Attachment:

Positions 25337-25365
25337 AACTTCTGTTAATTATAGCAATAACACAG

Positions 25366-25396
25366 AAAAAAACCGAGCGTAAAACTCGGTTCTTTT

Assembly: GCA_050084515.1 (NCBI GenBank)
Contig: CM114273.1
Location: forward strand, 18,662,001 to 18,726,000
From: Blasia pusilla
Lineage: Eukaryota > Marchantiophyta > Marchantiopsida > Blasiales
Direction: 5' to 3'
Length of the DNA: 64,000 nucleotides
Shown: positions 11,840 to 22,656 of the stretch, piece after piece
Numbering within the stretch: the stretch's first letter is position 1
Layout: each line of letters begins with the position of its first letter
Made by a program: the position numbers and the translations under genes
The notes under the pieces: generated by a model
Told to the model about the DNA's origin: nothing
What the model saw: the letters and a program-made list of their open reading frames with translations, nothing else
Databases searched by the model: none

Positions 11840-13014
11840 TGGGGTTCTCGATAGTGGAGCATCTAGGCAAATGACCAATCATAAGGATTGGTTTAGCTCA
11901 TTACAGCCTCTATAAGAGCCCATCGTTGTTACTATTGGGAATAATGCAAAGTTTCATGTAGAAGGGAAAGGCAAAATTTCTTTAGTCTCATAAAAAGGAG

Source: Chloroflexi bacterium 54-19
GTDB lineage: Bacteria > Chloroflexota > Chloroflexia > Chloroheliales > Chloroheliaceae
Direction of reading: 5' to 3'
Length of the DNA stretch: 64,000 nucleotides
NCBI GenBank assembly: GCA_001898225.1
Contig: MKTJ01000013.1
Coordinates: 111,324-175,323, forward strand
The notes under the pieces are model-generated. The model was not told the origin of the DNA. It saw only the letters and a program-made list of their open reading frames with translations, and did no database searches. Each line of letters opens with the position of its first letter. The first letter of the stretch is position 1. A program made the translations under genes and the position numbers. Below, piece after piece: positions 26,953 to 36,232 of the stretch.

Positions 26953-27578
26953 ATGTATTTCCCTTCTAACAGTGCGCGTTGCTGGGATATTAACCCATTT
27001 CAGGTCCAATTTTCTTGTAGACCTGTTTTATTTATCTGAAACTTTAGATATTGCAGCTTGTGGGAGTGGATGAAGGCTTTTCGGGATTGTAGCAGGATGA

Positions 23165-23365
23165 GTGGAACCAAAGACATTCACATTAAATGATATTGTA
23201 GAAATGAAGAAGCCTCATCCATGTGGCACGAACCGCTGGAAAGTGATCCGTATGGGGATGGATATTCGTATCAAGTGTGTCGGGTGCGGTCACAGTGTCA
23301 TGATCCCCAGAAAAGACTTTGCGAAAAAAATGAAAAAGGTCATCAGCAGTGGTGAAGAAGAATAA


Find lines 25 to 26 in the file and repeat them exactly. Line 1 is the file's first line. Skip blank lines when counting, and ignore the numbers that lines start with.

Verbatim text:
Direction of reading: 5' to 3'
Length of the DNA stretch: 64,000 nucleotides